DAVID LAWTON. Voice in Later Medieval Literature: Public Interiorities.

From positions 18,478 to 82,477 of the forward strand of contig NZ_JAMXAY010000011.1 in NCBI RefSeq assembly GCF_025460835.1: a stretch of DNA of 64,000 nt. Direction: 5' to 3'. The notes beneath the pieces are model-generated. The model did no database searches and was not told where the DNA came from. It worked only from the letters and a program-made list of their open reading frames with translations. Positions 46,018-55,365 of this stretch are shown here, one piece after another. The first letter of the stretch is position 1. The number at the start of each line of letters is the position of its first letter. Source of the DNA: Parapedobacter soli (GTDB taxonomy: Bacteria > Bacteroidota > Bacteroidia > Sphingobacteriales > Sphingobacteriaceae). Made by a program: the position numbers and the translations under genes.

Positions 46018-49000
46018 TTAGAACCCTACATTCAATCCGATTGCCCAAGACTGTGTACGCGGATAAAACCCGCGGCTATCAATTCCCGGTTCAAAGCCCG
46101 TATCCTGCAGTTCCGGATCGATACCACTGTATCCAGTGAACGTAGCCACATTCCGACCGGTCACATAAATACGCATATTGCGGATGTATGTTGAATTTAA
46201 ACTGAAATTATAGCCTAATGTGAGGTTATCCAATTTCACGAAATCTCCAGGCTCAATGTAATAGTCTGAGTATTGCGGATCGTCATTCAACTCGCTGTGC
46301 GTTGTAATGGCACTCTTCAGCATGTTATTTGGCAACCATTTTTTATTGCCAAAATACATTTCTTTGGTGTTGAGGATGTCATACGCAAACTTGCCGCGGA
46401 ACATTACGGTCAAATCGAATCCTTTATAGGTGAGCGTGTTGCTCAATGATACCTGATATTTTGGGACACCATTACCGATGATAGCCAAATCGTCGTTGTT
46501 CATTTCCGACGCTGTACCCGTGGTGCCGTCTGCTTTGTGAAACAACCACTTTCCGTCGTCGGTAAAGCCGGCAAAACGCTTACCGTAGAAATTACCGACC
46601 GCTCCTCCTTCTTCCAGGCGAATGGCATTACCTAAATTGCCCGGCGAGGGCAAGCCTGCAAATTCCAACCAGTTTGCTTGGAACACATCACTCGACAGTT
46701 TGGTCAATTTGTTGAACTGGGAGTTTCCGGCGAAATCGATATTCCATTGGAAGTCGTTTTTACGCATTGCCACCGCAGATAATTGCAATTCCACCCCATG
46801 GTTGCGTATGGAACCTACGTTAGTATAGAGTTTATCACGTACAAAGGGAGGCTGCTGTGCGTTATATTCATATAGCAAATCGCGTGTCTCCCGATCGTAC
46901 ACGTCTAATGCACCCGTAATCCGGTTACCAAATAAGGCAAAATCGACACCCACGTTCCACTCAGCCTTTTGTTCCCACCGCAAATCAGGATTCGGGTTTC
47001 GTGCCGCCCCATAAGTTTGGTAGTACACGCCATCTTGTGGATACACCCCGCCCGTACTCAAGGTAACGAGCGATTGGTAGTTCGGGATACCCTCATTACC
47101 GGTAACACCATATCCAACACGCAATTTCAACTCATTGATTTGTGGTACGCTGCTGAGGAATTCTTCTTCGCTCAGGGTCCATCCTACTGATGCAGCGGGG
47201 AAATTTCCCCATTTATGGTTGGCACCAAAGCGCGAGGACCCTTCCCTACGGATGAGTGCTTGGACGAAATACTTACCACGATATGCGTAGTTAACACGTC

DAVID LAWTON. Voice in Later Medieval Literature: Public Interiorities. Good academic monographs are often praised as thought-provoking, carefully argued, well-researched, and persuasive; great ones are further lauded as paradigm shifting or celebrated for posing a concerted challenge to the field. David Lawton’s Voice in Later Medieval English Literature: Public Interiorities is certainly the former, and in the fullness of time, it will very likely be recognized as the latter. But it is also, and most immediately, an exquisite piece of writing, a meditation on voice in late medieval vernacular culture that is as engaging as it is intellectually necessary and as gripping as it is broad ranging. I struggle to think of many books of the past decade from which I have learned so much, and I cannot think of one that I have so thoroughly enjoyed from beginning to end. As a piece of scholarship, Voice in Later Medieval English Literature does pose a concerted challenge to the field, asking us to recognize voice as ‘among the most productive terms we have for understanding literature’ and, more forcefully, proposing that we place ‘a greater focus on voice as a counterweight to one of the dominant terms of medieval literary studies over the past generation, authority’ (p. 4). Equally important, it positions late medieval conceptions of voice within a continuous history reaching back to classical and biblical texts and forward into the modern and postmodern eras, a sweeping and synthetic project that largely obviates the period divisions with which we commonly delineate our fields of study. Despite its title, this is not a book for scholars of later medieval literature alone; it is a book for all scholars interested in the interplay of speech, text, author, reader, and voice—in literature itself. Voice is an ambiguous concept in the context of a written tradition, and Lawton exploits this ambiguity effectively in his opening definitional chapter, ‘Voices in the World’. Beginning with the apostle Paul, for whom ‘it is voice alone that portends the eternal, speaking for and as the soul’ (p. 15), Lawton articulates a series of shifting and overlapping conceptions of voice through an impressive range of auctors, medieval and non-medieval alike: Chaucer, whose ‘proclivity for multiplicity and polyphony’ (p. 19) stands opposite the unitary, hortative voice of Paul; Aristotle, for whom voice emerges as ‘both a signature, “I,” singularity, and a clear marker of difference, “not I,” multiplicity’ (p. 22); Priscian and Margery Kempe; Marcel Proust and Homi Bhabha; Virgil, Nabokov, and Machaut. At its best, this crucial opening chapter—and more broadly the first half of the book—not only defines but models voice, unfolding organically as a kind of heightened conversation. The chapter ends with a necessary admission that ‘the definition of voice cannot be simple’ (p. 41); however, it effectively maps the difficult terrain the remaining chapters of the study traverse. In concert with ‘voice’, Lawton develops the outwardly paradoxical term ‘public interiorities’, a concept that becomes, more than voice alone, the central conceit organizing his study. Like voice, the term is one whose full meaning materializes within the concentric circles radiating from a deceptively simple initial idea: ‘Public interiorities are pieces of language—as speech or text—which already exist before they are revoiced by a new user’ (p. 8); they are literary, theoretical, religious, or mythological voices consciously appropriated, reproduced, and spoken into a prismatic variety of contexts, made anew by their subsequent speakers. Particularly in the English fourteenth and fifteenth centuries—which witnessed a novel vernacular culture emerge from the volatile collision of disparate texts, authorities, and languages—such public interiorities offer a heuristic not only for reading late medieval literature but for understanding the ideological and conceptual work that voice does across both time and genre. In Chapter 2, for instance, Lawton considers how Chaucer revoices Guillaume de Machaut to interrogate the Orphic schemata inherent in public interiorities, while in Chapter 4 he explores how Chaucer’s own Boethian voice is itself appropriated and repurposed by writers working in the shadow of Archbishop Arundel’s 1409 Constitutions. Such excurses, while nominally grounded in specific literary and cultural figures, serve to define, extend, and nuance the interplay of voice and public interiorities on a wide scale. Starting in Chapter 5, Lawton refocuses his theoretical lens on individual case studies, revealing how the insights of voice and public interiorities can inform readings of key texts from the late Middle Ages. Piers Plowman, a poem that Lawton rightly describes as ‘possessed by voice’ (p. 103), looms large here, particularly in Chapter 5, ‘Voice as Confession’ and Chapter 6, ‘Rhythms of Dialogue’. The former chapter analyses Langland’s aggressively polyphonic work in the mingled contexts of prayer, penance, and confession, formal modes that constitute ‘a supreme and intricate work of medieval voice’ (p. 108) and that, taken together, allow Lawton to explore with renewed vigour issues of authorship and agency that have long animated ‘Piers’ scholarship. The latter chapter considers how Langland develops his narrative and poetic voices between the twinned figures of Nature and Fortune before shifting to the development of Lydgate’s complex laureate voice in the Fall of Princes. Chapter 7 focuses on The Canterbury Tales, particularly the linked tales of Fragment V, to explore how Chaucer’s final work engages ‘a world full of marvels and diversity, of belief and unbelief, that must be traversed by a surveying—a speaking or reading—subject: a voice for the world to explore’ (p. 180). In some ways the most expected chapter (The Canterbury Tales is nothing if not a collection of voices and public interiorities), Chapter 7 also marks the ethical core of Voice in Later Medieval Literature, expanding powerfully upon the ideological stakes of both Chaucer’s dazzling project and the contemporary critical responses that it has engendered. Finally, Chapter 8 ‘Traditions of Voice’ turns to familiar territory for Lawton, the still-overlooked literature of the fifteenth century and its constructive relationship to the voices of its fourteenth-century predecessors. Elegantly conceived, carefully researched, deeply learned, and beautifully written, Voice in Later Medieval English Literature is an imposing work of criticism from an estimable scholar. It is necessary reading for those interested in the literature, culture, and history of the European Middle Ages. © The Author 2017. Published by Oxford University Press 2017; all rights reserved http://www.deepdyve.com/assets/images/DeepDyve-Logo-lg.png The Review of English Studies Oxford University Press